Openlane, an Internet company that helps auction off automobiles, is just the latest old “B2B” company starting to thrive after struggling in the wake of the first Internet boom.
The company saw 60 percent growth in revenues last year, for a total of more than $60 million, and that growth is accelerating — according to its executives. So the company has just taken $25 million in financing to help maintain momentum.
Openlane is one of those early Internet “back-end” companies, serving businesses that do transactions with each other. Specifically, Openlane acts as the middle-man in selling cars that are no longer used by car rental companies, or by other companies with large leased fleets such as Ford, Chrysler and Chase Bank. Those partners use Openlane to sell cars in bulk to dealerships around the country, leaving the shipping and financing arrangements for Openlane.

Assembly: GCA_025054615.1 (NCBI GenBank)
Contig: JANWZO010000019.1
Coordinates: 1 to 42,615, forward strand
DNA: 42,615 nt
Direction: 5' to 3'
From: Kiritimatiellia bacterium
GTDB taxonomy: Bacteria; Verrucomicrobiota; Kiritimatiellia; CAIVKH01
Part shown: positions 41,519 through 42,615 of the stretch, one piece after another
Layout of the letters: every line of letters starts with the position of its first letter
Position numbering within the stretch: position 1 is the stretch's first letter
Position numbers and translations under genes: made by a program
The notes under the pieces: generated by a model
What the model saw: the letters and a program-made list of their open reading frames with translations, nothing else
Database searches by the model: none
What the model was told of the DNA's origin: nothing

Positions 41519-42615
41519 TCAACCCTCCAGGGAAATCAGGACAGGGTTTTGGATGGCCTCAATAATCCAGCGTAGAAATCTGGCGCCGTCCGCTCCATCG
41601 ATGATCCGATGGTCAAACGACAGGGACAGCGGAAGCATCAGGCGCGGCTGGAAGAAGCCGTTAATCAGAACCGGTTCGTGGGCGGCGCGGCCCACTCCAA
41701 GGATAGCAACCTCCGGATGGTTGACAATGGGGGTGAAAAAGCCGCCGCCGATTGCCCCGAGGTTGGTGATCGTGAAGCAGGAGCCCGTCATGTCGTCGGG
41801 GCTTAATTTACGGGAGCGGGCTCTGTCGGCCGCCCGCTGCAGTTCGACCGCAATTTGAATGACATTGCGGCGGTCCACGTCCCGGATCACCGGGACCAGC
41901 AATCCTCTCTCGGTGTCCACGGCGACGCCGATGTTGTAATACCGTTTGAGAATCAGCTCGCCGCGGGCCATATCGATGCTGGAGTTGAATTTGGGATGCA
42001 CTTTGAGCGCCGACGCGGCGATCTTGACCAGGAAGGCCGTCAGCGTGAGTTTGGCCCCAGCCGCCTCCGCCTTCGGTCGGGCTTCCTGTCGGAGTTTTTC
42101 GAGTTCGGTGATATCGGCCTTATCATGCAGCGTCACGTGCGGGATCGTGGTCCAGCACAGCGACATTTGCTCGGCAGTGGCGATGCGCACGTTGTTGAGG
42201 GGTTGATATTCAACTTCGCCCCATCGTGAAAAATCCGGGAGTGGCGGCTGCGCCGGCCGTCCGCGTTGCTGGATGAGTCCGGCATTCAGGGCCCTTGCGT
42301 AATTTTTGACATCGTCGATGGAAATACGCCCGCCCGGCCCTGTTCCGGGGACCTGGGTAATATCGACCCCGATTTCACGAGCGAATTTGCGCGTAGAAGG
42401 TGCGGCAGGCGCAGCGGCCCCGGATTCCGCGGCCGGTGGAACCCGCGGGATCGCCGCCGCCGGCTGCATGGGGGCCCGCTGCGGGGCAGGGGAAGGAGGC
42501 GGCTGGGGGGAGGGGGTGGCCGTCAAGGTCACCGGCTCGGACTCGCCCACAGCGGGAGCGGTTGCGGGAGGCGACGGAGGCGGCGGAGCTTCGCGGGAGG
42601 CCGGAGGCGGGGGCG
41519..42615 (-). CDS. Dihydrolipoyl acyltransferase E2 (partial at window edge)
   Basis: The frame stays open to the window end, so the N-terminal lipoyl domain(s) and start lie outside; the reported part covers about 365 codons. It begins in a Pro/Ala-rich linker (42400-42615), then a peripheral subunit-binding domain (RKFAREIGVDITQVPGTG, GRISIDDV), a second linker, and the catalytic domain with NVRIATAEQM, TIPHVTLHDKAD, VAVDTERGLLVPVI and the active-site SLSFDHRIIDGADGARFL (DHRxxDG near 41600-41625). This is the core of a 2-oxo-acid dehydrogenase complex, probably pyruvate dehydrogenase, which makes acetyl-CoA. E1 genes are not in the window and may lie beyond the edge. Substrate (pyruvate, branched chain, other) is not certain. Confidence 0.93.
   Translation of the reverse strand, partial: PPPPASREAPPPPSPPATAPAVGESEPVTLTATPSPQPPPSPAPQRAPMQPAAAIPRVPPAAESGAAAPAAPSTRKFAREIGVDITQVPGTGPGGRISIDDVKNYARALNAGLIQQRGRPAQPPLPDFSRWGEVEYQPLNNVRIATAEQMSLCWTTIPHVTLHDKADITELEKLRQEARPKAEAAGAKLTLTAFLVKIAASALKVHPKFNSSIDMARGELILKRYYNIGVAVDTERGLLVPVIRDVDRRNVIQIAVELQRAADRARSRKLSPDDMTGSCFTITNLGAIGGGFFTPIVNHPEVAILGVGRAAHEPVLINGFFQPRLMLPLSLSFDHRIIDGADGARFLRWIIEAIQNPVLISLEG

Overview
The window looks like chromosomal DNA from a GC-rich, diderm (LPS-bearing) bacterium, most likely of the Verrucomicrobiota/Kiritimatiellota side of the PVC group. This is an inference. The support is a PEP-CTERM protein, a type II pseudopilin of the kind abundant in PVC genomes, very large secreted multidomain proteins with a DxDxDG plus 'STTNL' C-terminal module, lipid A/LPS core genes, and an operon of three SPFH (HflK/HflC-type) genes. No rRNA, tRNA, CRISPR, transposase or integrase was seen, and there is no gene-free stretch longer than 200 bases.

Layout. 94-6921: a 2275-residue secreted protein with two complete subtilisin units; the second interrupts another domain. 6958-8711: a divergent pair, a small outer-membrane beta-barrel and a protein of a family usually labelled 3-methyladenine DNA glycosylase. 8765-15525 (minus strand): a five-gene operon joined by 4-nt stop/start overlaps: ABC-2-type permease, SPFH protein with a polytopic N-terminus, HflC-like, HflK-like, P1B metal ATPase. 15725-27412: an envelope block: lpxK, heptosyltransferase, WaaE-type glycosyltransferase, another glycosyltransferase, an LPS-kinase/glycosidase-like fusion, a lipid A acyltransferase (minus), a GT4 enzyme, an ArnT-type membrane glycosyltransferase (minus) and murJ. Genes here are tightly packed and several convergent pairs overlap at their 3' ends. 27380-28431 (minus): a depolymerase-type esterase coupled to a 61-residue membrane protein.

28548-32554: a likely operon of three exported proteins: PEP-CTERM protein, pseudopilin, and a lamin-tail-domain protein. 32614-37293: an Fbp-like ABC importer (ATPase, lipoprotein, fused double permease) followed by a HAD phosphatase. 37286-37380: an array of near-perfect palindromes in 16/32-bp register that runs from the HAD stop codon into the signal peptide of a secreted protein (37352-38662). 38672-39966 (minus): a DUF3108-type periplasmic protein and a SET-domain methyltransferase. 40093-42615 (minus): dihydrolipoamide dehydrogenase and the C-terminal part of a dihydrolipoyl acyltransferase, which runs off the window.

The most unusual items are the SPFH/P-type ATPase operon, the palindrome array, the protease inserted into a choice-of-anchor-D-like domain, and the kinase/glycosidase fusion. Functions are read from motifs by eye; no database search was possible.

This so-called “wholesale used-auto market” in the United States is around 21 million vehicles, according to Openlane’s CEO, Roger Butterwick. Of that total, Openlane has gotten about a two percent market share.
The Menlo Park, Calif.; year-over-year growth was 60 percent in 2007, Butterwick says, and the growth rate has continued rising in the first quarter of this year.
That’s a big change from a a few years ago when, after the first Internet bubble burst, fewer people trusted Internet companies to do B2B.
Another survivor that emerged in the past few years as viable businesses is MFG.com, which sources parts.
To date the company has taken seven fundings for a total of $66.5 million. That included the current $25 million round, which was led by Meritech Capital Partners, with previous investors August Capital, RPM Ventures and Zilkha Venture Partners participating. Openlane employs about 450 people.
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